A glacier is a river of ice that moves under the pressure of its own weight. Even though they move verrry slowly, glaciers are constantly changing and flowing.

Approximately 10% of the Earth today is covered by glaciers; during the last Ice Age, they covered one-third of the Earth’s surface.

Today's glaciers store about 75% of the world's freshwater. 

What To Do This Month:
 Hike parts of the Ice Age Trail to see remains and landforms left by the Wisconsinan Glacier across the state.

Visit the UW-Geology Museum to learn about glaciers and imagine yourself in the Ice Age. Family-friendly Storytime is on first and third Thursdays at 10:30am.

Watch PBS Kids' DragonflyTV episode on glaciers, read Perry Bear's Glacier Adventure from Alaska, and learn more from the National Snow & Ice Data Center.

Check out Nature Net's Events Calendar for other fun February ideas!

Tricks of the Trail for Parents:
Giant Glaciers
Because they are so huge and move so slowly, it's hard to imagine giant glaciers sweeping the land. Here are some tips to keep it in perspective for you and your kids:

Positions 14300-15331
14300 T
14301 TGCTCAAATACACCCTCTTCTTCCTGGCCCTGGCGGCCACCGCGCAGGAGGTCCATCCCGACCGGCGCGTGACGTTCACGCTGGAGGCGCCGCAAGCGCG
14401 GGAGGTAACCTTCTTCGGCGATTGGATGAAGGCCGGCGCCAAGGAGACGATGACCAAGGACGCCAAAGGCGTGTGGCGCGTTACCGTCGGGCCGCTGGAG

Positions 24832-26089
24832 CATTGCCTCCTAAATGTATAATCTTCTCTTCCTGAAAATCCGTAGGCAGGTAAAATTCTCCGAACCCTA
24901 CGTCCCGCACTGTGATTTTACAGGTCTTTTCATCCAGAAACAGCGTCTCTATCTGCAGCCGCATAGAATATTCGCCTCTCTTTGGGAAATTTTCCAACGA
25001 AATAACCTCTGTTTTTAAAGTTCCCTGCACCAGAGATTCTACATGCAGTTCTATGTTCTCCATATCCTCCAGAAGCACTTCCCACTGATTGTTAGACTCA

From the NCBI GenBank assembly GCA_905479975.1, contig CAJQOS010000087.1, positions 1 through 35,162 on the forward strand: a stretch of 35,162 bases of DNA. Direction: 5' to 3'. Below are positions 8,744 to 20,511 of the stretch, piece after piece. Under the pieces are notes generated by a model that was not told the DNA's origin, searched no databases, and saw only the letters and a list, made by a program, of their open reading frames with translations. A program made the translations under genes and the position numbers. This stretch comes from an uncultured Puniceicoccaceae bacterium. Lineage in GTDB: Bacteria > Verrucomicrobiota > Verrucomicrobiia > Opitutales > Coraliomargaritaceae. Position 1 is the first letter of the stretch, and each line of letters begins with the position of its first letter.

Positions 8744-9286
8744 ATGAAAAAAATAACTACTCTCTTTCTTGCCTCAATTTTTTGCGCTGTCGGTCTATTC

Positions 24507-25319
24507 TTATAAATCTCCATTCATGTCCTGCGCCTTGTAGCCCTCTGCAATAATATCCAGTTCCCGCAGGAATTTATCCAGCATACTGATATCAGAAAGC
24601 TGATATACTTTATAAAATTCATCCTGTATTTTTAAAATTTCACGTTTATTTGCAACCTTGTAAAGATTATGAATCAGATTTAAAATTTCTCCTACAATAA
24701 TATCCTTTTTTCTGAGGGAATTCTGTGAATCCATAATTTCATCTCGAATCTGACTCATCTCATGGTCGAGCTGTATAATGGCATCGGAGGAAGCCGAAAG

A single crystal of glacier ice can grow to be as large as a baseball. Let's put this in perspective: a usual ice crystal is about the size of a single snowflake.

The thinnest a glacier usually gets is 50 feet (that's about the height of a 5 story building.) At its thickest point, the North American glacier was two miles tall!

Glacial periods and ice ages last for tens or hundreds of thousands of years. the Wisconsin Glacial Episode extended from approximately 110,000 to 10,000 years ago.

Instant Outdoor Expert:
Glacier Terminology
Glaciers have covered parts of North America several times throughout Earth's history, and have reshaped the landscape each time. The Wisconsinan Glacier may have melted 12,000 years ago, but there are still plenty of signs that it was here. Keep your eyes out for these glacial land features all around us!

Drumlin: Oval teardrop-shaped hill formed under the glacial ice near the advancing front of a glacier.

Erratic: Boulder or large rock carried by glaciers and deposited on the surface of the land after the ice melted.

Esker: Long, narrow ridge of coarse gravel deposited by a stream flowing in an ice-walled valley or tunnel in a melting glacier.

Kame: Created as the glacier melted in place, kames (pronounced like "came") were where debris melted through the ice, like a reverse funnel. They appear as conical hills.